definitely had trouble finding a goal in the beginning,” admits Dylan
Brennan, a student in the Urban Ag program and a senior at New Vista
High School. “For a lot of [the agriculture students], the CU students
approached us and we were like, ‘Oh, we wanna do this,’ but we didn’t
know what we were gonna end up with. And we just went by the seat of our
pants – and it turned out.”
echoes this sentiment, saying that for his students it was a lesson in
client-based work, where the end goal can be a moving target as a
client’s concept shifts during production.
think we as a class didn’t quite understand the end goal,” Tate says of
his digital arts students. Tate adds that this spring is only the
second full semester that Boulder CTE has hosted the Career Digital Arts
program, making the learning curve that much steeper.
think being able to communicate in two totally separate languages was
certainly an issue,” says Riffel. “[The agriculture students] didn’t
understand the video editing aspect, and [the digital arts students]
didn’t understand a lot of the scientific concepts, particularly the
relationship with agriculture. So we were always showing each other half
through the difficulty of learning to communicate needs and develop a
story, Digital Arts student William Carson says that there was consensus
on end product.
“I think what everyone had in mind is we’re not going to make a video where we talk at you, we’re just educating,” says Carson.
and other agriculture students say they realized that working with
students without a background in agriculture helped create a more
understandable video on what is ulti mately a complex topic.
“You were there to ask us questions about information that was confusing,” he says to the student videographers. “If we had
edited the video, we would have put in a lot of deep scientific
information that a lot of people would have gotten confused about and
shut down if they saw. You guys kept us on track.”
student Savannah Snody says that once they’d found their narrative arc,
the team had to think about ways to keep their message positive in
spite of a dire outlook.
is a really dark subject and it’s kind of not looking promising right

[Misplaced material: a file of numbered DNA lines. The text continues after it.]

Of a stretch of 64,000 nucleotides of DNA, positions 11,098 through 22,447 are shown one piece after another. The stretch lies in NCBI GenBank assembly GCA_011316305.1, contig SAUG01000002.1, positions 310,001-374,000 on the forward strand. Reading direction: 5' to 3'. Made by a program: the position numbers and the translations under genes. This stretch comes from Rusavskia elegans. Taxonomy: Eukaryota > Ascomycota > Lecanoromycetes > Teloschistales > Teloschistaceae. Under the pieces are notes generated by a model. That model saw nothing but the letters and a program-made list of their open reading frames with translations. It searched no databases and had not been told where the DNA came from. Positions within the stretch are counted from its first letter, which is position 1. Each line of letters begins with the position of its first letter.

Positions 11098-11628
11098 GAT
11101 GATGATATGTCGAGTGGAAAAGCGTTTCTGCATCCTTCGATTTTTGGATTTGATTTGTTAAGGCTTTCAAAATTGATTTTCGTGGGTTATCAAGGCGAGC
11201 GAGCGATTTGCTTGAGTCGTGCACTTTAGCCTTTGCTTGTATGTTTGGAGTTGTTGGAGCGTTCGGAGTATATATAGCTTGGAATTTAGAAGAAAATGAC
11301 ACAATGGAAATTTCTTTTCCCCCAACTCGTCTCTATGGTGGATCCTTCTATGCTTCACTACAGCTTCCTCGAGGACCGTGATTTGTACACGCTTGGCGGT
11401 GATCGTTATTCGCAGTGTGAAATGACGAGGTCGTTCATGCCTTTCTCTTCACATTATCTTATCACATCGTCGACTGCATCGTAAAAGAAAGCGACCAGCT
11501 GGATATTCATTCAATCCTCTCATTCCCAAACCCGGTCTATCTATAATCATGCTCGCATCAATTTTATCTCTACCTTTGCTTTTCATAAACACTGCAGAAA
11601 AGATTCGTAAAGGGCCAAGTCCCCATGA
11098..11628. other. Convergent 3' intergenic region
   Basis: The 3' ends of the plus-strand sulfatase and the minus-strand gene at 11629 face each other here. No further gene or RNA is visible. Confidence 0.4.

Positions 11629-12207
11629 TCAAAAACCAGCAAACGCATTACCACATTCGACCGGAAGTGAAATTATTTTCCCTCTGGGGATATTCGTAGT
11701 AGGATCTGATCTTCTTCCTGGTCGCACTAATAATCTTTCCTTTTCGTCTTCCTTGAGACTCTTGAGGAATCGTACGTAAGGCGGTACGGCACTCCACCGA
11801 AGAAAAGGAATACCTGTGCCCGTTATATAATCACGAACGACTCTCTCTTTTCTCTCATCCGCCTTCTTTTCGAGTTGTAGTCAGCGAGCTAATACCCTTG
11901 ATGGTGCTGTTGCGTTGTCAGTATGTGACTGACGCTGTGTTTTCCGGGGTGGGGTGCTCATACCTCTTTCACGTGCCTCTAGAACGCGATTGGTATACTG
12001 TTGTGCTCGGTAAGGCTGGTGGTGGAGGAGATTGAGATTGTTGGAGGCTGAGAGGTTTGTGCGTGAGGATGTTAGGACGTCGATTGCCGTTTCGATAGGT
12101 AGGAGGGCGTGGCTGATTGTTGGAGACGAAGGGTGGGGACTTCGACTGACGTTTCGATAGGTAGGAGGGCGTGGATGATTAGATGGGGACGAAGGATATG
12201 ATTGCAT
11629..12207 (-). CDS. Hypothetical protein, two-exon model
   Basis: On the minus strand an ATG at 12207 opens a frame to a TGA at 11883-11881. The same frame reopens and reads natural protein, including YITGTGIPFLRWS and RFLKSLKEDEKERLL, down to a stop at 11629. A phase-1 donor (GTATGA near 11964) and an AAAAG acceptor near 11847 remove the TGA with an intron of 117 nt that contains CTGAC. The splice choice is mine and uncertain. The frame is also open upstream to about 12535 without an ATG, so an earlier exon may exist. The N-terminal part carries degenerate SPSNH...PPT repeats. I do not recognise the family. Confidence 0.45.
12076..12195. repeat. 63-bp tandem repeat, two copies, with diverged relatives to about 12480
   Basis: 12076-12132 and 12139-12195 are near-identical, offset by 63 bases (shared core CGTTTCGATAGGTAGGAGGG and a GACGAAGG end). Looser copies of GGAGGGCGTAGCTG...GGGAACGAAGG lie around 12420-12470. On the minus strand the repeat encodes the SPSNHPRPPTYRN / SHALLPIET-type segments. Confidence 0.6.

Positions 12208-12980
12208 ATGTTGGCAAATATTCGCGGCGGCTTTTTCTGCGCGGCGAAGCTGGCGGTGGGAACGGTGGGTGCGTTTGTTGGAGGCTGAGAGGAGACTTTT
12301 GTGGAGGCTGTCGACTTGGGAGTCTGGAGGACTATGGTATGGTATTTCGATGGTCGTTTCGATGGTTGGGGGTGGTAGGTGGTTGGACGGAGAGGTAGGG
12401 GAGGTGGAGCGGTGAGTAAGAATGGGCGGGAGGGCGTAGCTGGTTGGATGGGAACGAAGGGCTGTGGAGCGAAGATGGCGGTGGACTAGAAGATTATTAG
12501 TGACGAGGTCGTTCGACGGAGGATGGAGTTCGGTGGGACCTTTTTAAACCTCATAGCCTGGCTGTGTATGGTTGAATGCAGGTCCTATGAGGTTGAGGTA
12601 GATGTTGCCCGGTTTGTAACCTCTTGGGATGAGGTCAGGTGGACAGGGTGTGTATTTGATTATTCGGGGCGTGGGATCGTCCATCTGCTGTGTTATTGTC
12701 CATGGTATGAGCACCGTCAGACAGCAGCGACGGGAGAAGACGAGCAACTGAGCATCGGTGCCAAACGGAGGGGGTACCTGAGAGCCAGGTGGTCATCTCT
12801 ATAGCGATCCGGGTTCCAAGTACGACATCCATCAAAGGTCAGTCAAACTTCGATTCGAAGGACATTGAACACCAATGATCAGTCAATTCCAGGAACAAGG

now in terms of things like water supply,” Snody says. “I think that was
hard because we wanted to end on a happier note. I know that last quote
we used, ‘Farming is a profession of hope,’ we purposely put that in
there because we didn’t want to end being super depressing.”
Tough subject matter didn’t make the experience less positive for the students.
think one of my favorite moments while working on this project was when
I realized I’d gotten to the point where I’m not learning how to make
things anymore, I’m utilizing all the things I’ve learned in school up
to this point to educate people,” says Brennan. “I just remember being a
little kid and watching those educational videos that the older kids
had made and thinking, ‘That’s so sweet,’ and now I’m working on one of
those videos and I helped make it. It was awesome.”
“put on his teacher hat” and said the best part of the experience was
the collaboration he saw between the students from two very different
struggled, at first, to figure out what our purpose and what our end
goal was, but then to have the collaboration from the two subjects come
together and come out with a final product that did very well at the
film festival, I think that was incredibly rewarding,” Tate says.
Collins, communications assistant for the Boulder Valley School
District, is currently making a compilation of all the student videos.
She says she hopes the compilation will air next week on BV22, the
school district’s educational television channel.